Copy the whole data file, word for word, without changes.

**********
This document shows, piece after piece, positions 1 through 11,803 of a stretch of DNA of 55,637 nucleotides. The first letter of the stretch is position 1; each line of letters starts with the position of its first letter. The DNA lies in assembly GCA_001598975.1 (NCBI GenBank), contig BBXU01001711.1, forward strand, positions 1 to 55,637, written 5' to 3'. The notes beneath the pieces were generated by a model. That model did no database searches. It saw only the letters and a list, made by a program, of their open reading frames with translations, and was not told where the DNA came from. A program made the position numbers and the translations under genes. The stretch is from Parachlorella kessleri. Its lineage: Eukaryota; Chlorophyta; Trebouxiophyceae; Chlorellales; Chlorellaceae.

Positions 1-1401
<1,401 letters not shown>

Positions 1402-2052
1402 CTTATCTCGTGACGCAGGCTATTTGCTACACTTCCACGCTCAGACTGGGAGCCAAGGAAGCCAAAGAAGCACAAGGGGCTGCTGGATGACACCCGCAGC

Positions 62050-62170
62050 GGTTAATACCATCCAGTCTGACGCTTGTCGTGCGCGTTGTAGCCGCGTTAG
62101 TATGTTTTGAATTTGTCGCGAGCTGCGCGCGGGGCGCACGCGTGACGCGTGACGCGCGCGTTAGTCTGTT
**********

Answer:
This document shows, piece after piece, positions 1 through 11,803 of a stretch of DNA of 55,637 nucleotides. The first letter of the stretch is position 1; each line of letters starts with the position of its first letter. The DNA lies in assembly GCA_001598975.1 (NCBI GenBank), contig BBXU01001711.1, forward strand, positions 1 to 55,637, written 5' to 3'. The notes beneath the pieces were generated by a model. That model did no database searches. It saw only the letters and a list, made by a program, of their open reading frames with translations, and was not told where the DNA came from. A program made the position numbers and the translations under genes. The stretch is from Parachlorella kessleri. Its lineage: Eukaryota; Chlorophyta; Trebouxiophyceae; Chlorellales; Chlorellaceae.

Positions 1-1401
<1,401 letters not shown>

Positions 1402-2052
1402 CTTATCTCGTGACGCAGGCTATTTGCTACACTTCCACGCTCAGACTGGGAGCCAAGGAAGCCAAAGAAGCACAAGGGGCTGCTGGATGACACCCGCAGC

Positions 62050-62170
62050 GGTTAATACCATCCAGTCTGACGCTTGTCGTGCGCGTTGTAGCCGCGTTAG
62101 TATGTTTTGAATTTGTCGCGAGCTGCGCGCGGGGCGCACGCGTGACGCGTGACGCGCGCGTTAGTCTGTT